Volunteers at the Revelstoke Visual Arts Centre clean off some chairs as part of their Thanksgiving Back work with Tourism Revelstoke. (Zachary Delaney/Revelstoke Review)

Volunteers at the Revelstoke Visual Arts Centre clean off some chairs as part of their Thanksgiving Back work with Tourism Revelstoke. (Zachary Delaney/Revelstoke Review)

Tourism Revelstoke’s campaign worked to foster regenerative tourism

Guerilla marketing and Thanksgiving Back, Tourism Revelstoke tried to foster regenerative tourism

As Tourism Revelstoke enjoys a brief pause between the two main tourism seasons in town, they reflected on one of their most successful shoulder seasons ever.

With plenty of winter activities and summer activities, Revelstoke has two major tourism seasons. In an attempt to offset the dramatic effect of the drop in local revenue in the fall and spring, Tourism Revelstoke sought new ways to create regenerative tourism. Their campaign included two main methods: a guerilla marketing campaign to highlight local organizations, and the Thanksgiving Back.

“It’s essential for tourism destinations to support and give back to their communities,” said Tourism Revelstoke in a press release.

The first of Tourism Revelstoke’s method, guerilla marketing, played out largely online, especially Instagram.

Scouring Instagram for visitors who posted content of themselves in Revelstoke, including pictures and videos, the team at Tourism Revelstoke would pick out a post and comment a reply. In their reply, they would plug a relevant Revelstoke non-profit organization to the post.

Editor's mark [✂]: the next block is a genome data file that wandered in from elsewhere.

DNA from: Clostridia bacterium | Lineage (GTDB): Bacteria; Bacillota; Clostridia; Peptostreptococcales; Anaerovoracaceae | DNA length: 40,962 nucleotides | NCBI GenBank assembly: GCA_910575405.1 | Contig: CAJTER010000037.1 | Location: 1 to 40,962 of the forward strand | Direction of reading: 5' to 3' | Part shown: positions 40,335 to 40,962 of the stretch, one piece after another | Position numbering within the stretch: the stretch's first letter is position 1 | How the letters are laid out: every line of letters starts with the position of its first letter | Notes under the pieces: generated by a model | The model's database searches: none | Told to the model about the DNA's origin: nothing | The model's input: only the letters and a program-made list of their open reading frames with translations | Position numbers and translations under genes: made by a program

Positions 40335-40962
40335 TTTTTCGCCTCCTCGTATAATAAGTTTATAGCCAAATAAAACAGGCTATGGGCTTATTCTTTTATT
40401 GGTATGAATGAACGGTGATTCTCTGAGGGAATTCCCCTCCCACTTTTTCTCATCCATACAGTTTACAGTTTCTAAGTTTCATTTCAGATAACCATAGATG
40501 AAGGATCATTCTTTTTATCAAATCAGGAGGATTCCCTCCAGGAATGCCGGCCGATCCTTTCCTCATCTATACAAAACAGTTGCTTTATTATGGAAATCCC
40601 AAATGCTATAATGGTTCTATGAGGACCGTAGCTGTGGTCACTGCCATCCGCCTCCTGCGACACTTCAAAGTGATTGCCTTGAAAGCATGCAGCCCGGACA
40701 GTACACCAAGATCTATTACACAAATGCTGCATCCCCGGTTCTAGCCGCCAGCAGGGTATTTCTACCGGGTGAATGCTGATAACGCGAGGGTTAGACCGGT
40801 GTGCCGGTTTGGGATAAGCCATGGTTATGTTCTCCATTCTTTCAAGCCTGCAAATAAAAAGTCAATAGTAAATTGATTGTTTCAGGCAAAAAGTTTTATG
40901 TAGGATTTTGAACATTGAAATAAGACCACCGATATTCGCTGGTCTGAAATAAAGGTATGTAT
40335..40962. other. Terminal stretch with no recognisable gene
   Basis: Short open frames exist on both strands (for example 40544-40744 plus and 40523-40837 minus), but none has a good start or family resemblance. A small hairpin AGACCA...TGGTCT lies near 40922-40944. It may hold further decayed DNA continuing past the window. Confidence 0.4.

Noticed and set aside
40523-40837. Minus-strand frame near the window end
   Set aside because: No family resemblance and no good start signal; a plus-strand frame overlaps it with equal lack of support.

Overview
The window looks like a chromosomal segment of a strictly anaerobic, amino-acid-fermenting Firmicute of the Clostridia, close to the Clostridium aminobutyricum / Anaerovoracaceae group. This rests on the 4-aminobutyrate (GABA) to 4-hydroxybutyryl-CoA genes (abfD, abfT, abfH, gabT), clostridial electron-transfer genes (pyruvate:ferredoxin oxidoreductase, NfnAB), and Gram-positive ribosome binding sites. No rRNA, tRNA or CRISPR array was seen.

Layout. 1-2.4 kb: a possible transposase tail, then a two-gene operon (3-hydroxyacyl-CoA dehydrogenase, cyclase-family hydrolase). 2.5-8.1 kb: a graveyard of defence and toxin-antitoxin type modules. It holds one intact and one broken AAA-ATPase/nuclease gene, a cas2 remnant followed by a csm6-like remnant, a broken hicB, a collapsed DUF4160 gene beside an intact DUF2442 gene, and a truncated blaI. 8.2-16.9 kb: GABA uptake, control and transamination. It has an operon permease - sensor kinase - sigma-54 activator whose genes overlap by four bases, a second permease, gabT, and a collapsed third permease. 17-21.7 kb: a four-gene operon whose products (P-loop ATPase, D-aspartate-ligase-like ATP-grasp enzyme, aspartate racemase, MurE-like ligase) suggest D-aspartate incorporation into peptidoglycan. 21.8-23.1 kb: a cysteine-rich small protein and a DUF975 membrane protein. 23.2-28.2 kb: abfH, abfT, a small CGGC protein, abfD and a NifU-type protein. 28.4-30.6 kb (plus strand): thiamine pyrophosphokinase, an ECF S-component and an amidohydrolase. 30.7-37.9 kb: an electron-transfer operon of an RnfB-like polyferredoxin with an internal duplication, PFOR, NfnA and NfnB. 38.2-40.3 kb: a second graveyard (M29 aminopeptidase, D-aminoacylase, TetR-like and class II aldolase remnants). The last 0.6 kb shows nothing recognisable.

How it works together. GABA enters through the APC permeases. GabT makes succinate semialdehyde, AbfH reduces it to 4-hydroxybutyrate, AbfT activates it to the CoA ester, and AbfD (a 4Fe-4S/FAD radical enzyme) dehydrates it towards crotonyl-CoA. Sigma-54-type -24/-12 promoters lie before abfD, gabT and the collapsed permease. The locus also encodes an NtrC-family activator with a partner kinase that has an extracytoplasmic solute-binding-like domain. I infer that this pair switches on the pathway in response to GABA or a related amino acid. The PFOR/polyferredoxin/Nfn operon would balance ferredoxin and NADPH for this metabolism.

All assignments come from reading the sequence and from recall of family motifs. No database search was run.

For example, if the poster had been mountain biking on a Revelstoke Cycling Association (RCA) maintained trail, they would reply to the post, tagging the RCA. The group would then provide a brief description of what the organization did, so in the RCA example, they’d explain how they build and maintain mountain bike trails around Revelstoke. The cherry on top for the NPO was that for each comment that Tourism Revelstoke posted, they would donate $100 to the NPO in the name of the poster.

In a press release about the initiative, Tourism Revelstoke said that this was a new way for them to prompt visitors to consider the resources they were enjoying.

“This campaign prompts people to think about responsible recreation and to consider the effort that goes into maintaining outdoor spaces, while also raising money for local NPOs,” said the press release.

The second method that Tourism Revelstoke employed was the return of Thanksgiving Back, for the second year running, which was a success.

Thanksgiving Back is a good example of the kind of regenerative tourism that Tourism Revelstoke wants to continue doing.

“My wife saw it on social media. And we decided to try it and see what happens,” said Andy Hooker, a returning volunteer from the previous year.

Of the program, Hooker said “it makes it worthwhile” to visit Revelstoke.

Thanksgiving Back operated over two weekends in September and October. Volunteers could pick where they wanted to help, with options to volunteer with the RCA, the Revelstoke Visual Arts Centre, the Columbia-Shuswap Invasive Species Society, the Revelstoke Railway Museum, the Local Food Initiative, and the Revelstoke Railway Museum.

By tracking visitor spending over those weekends, Tourism Revelstoke estimated a $50,000 were spent locally over the two weekends, alone.

In their press release, Tourism Revelstoke said that Thanksgiving Back would return again next year, after the success this year.

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@ZacharyDelaney
zach.delaney@revelstokereview.com

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